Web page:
The North Country Economic Index (NCEI) is a quarterly economic report to gauge the performance of the economy in the northern rural New Hampshire, which currently includes Coös County. The NCEI is released four times a year – in March for Winter (December, January and February), in June for Spring (March, April and May), in September for Summer (June, July and August), and in December for Autumn (September, October and November).
NCEI also tracks the economic performance of the State of New Hampshire for the purposes of comparison. Posting county and state indicators side by side makes it clear how the county’s economy fares in comparison to the state’s economy. This State Index is constructed using the same methodology and component indicators used in the construction of the County Index so that the two Indexes can be directly comparable.
The economic activity decreased in Coos County between summer 2014 and summer 2013. The Economic Index fell for the first time since Winter 2013 on a year-over-year basis. The pace of growth decreased steadily for three straight quarters. Though, three of the five component indicators still remained up from their 2013 summer levels. The decline in the economic activity was attributed largely to the struggling goods-producing sector and the stagnant labor market. Number of employed residents declined two quarters in a row on a year-over-year basis, while industrial electricity sales fell after increasing two consecutive quarters. The County’s housing market activity fell; both home sales and median home prices decreased from a year earlier. On a positive note, the tourism sector continued to grow; both average Saturday vehicle traffic counts and spending at lodgings were up from the prior year. But the pace of growth in spending at lodgings declined three straight quarter.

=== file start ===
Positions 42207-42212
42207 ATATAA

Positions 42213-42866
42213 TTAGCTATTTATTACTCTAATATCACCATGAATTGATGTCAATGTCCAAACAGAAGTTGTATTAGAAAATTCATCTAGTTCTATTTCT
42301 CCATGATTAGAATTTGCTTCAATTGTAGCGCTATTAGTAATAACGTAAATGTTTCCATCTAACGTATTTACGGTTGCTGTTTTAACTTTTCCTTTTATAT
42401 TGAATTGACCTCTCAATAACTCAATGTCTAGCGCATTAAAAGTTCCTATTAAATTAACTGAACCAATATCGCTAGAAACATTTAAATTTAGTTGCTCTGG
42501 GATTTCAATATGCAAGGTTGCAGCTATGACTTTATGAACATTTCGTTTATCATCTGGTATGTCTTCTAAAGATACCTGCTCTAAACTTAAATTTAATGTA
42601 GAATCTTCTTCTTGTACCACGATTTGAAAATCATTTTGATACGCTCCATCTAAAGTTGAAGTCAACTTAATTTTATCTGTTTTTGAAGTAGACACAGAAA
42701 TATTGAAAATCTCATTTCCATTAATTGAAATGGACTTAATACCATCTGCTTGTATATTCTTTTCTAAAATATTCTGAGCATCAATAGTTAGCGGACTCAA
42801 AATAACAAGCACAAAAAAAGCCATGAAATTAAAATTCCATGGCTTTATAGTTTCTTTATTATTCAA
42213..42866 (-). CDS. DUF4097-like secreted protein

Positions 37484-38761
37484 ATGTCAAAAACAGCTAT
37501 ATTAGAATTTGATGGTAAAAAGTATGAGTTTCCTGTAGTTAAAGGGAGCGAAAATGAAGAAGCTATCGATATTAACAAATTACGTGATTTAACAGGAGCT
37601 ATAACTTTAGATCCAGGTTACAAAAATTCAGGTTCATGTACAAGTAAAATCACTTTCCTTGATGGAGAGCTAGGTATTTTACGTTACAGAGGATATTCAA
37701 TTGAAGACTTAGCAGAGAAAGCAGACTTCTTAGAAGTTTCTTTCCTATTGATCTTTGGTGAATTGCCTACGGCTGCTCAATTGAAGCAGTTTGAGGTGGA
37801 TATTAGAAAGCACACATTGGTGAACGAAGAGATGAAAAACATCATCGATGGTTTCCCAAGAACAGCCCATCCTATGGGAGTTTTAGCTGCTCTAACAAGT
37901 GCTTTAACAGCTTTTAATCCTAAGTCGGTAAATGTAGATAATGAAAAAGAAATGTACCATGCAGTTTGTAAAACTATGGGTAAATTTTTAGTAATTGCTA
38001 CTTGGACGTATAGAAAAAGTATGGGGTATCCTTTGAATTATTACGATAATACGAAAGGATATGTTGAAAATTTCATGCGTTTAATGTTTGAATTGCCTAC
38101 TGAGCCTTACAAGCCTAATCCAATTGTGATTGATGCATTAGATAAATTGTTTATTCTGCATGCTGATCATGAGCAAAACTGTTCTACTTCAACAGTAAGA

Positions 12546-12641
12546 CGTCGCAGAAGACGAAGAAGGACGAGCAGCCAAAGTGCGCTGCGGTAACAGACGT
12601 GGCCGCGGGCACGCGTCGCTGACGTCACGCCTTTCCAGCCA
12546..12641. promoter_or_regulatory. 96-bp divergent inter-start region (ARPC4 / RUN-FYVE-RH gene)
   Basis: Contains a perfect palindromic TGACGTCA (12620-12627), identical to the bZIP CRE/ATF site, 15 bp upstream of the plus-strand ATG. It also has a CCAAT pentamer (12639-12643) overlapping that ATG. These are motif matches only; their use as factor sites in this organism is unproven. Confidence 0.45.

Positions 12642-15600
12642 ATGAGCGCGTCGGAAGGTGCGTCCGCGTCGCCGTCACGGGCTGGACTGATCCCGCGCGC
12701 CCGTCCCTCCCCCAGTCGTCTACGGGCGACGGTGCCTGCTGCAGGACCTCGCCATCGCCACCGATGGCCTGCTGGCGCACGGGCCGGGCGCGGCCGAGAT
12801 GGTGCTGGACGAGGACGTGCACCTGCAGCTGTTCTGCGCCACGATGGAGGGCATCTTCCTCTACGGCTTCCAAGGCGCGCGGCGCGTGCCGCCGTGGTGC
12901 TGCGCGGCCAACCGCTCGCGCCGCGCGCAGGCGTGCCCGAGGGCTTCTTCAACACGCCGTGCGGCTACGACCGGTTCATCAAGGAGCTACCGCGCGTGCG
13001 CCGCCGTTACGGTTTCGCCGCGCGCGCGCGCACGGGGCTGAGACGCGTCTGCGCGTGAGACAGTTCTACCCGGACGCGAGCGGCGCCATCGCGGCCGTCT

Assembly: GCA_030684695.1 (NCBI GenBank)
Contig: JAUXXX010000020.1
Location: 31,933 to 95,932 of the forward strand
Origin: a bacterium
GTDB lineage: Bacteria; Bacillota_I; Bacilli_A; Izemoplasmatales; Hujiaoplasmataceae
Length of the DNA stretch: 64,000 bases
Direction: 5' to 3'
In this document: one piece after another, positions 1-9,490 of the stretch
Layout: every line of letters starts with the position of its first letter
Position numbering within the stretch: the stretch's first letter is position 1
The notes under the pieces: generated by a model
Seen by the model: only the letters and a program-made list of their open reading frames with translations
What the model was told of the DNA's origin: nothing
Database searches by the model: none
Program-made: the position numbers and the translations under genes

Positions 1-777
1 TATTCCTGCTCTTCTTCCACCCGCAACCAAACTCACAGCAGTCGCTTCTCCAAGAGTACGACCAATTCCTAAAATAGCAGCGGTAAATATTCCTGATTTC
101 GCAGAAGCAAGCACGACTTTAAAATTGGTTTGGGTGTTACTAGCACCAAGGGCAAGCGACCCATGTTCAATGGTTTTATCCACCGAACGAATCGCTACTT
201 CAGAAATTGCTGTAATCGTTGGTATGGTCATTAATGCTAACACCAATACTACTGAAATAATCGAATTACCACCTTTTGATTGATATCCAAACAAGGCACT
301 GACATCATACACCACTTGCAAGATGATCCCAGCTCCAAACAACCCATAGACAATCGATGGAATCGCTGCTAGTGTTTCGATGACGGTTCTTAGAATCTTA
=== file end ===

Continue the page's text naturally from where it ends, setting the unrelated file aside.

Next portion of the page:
The State’s economy remained on track to recovery in summer 2014. The State Index increased 16 consecutive quarters on a year-over-year basis. All five component indicators remained up from the prior year. But, the pace of growth fell after increasing two straight quarters. The industrial sector continued to get stronger; industrial electricity sales grew ten consecutive quarters. The labor market remained strong as well; the number of employed residents expanded on a year-over-year basis. The tourism sector continued to be a force behind the recovery; Saturday vehicle traffic counts rose five quarters in a row and spending at lodgings increased six consecutive quarters on a year-over-year basis. The state’s housing market cooled off; home sales declined from prior year for the first time since summer 2011. Lastly, we are excited to announce an addition of a leading indicator for the state’s tourism industry. It is reported at the bottom of the leading indicator section.